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Nicholls' Classy Yet Sad Memory | SUNDAYS WITH STAN

Bernie Nicholls had a storied NHL career, but the game he'll never forget was a loss the Rangers

by Stan Fischler / Special to NewJerseyDevils.com

It takes a special, classy, athlete to do what ex-Devil Bernie Nicholls did.

I'm talking about a guy who played 16 seasons in the NHL and only two for New Jersey,

Asked to choose "The Game He'll Never Forget," Nicholls chose a Devils loss of all things. 

And to the Rangers, of all teams.

Ordinarily this would be hard to fathom until you understand the game and the series to which Bernie refers.

The game, played on May 27, 1994, at Madison Square Garden, is regarded among hockey historians as one of the best and most melodramatic of all-time.

It was Game 7 of the 1994 Eastern Conference Finals and would catapult the winner on a fast track to The Stanley Cup.

Nicholls, who had become the balance wheel of New Jersey's attack, was enjoying the second season of his Devils employ. His prime foe was future Hall of Famer - Rangers captain - Mark Messier.

"Our rivalry with the Rangers was as intense as anyone could imagine," said Nicholls. 

And I can vouch for that since I was covering the entire series for the Devils' (then) SportsChannel network. 

But, under the pressure-cooker circumstances, you could logically ask why Nicholls would nominate that particular match as the most unforgettable of all he's played.

And that includes stints with the Edmonton Oilers, Los Angeles Kings, Chicago Blackhawks, San Jose Sharks and Rangers, as well as New Jersey.

He played a total of 1,127 major league games, totaling 1,209 points. In an interview with Chuck O'Donnell for the latter's book, "The Game I'll Never Forget," Nicholls explained why he chose that 1994 classic.

Significantly it was in a contest in which he neither scored a goal nor an assist. So, why did he call it a game he'll never forget?

"I thought that the team that wins this series would be the best team in hockey," Bernie explained, "and after five games we were up three games to two. In Game 5 I even had two goals.

"That lead meant that we could clinch the series in Game 6 at The Meadowlands. And for more than half the game, we had a 2-0 lead and looked like we'd win the series."

But that was the game in which Messier made good on his promise to produce a Rangers victory. New York's captain delivered with a hat trick and the Visitors tied the series at three games apiece.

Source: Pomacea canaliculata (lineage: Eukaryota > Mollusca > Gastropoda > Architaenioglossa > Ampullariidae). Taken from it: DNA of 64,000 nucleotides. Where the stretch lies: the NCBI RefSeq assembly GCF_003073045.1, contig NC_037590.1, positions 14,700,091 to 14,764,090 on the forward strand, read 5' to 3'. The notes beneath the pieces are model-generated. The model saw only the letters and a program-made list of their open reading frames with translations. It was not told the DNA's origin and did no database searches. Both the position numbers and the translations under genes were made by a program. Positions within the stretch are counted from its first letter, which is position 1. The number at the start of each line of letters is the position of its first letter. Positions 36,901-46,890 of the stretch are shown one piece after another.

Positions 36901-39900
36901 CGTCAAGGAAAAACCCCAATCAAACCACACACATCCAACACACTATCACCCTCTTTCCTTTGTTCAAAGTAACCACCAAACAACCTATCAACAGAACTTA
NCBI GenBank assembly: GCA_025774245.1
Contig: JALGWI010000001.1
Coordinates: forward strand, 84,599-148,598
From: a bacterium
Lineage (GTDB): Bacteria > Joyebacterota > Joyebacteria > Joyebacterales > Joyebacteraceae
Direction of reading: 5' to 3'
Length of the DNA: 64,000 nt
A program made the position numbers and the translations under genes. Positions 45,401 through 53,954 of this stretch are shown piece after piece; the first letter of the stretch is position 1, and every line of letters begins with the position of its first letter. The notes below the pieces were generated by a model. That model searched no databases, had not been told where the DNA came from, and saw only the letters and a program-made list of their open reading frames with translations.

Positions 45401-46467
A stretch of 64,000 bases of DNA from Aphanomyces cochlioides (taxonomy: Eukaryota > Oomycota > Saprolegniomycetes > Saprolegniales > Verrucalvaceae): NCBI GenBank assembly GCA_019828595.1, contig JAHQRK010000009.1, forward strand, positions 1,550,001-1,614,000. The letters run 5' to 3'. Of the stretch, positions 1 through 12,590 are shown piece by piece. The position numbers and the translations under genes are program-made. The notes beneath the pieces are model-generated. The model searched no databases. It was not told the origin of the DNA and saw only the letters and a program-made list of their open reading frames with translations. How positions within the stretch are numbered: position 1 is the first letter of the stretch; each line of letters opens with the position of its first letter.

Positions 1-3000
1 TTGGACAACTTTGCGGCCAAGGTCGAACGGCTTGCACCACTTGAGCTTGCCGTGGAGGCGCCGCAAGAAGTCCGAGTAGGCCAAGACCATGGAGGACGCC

Nicholls: "We still felt we could win the series. Finishing with a seventh game at The Garden didn't faze us since we'd already had won two playoff games there.

"I picked that game as my most unforgettable for a lot of reasons and one of them was that I couldn't think of any that could be matched just for the tension produced alone. I know that even Messier had 'butterflies.'"

The goaltending matchup alone - Martin Brodeur vs. Mike Richter - was worth the price of admission not to mention Messier vs. Nicholls.

But it was a goal by Rangers Hall of Fame defenseman Brian Leetch that put the Blueshirts ahead 1-0 well into the game's third period. Richter was airtight in goal right down to a face-off deep in the Rangers end. Only seconds remained for one more Devils play.

"(Coach) Jacques Lemaire had me take the face-off against Messier," Nicholls remembered. "Until then Mark had been dominating on the draw but this time I won it from him.

"My defenseman Bruce Driver made a good pinch down the left wing and we got the puck to the front where there was a scramble. Finally, our fine Russian forward Valeri Zelepukin found the loose rubber and put it in."

Richter thought a "goalie interference" penalty should have been called on the play. The Rangers stopper rushed referee Bill McCreary behind the net and could have been penalized for "unsportsmanlike behavior."

But McCreary shook it off and that set the stage for an unforgettable sudden-death decision. 

New Jersey had the momentum and pressed for the winner in the first overtime but Richter held the fort.

"Neither team was holding back," Nicholls recalled. "Unfortunately, fatigue took its toll on us when we went into the second overtime."

By that time, the Rangers controlled the puck. Or, as Devils assistant coach Larry Robinson noted: "We were running out of gas."

A faulty Devils clearing attempt just past the four-minute mark of the second overtime enabled the Rangers to get puck control behind Brodeur's net.

To this day, it's debatable how the elusive puck made it over the goal line behind Brodeur since the Devils goalie seemed to have the left corner covered by his left pad.

Nicholls: "I'm not sure whether the puck went off (defenseman) Slava Fetisov or Marty. It wasn't a pretty goal but most double-overtime goals aren't pretty." 

But the game was more than pretty; and I can vouch for that; having covered it from start to finish with my heart throbbing throughout.

That's why a sportsman such as Nicholls - despite losing the game - could call it "The Game I'll Never Forget!"

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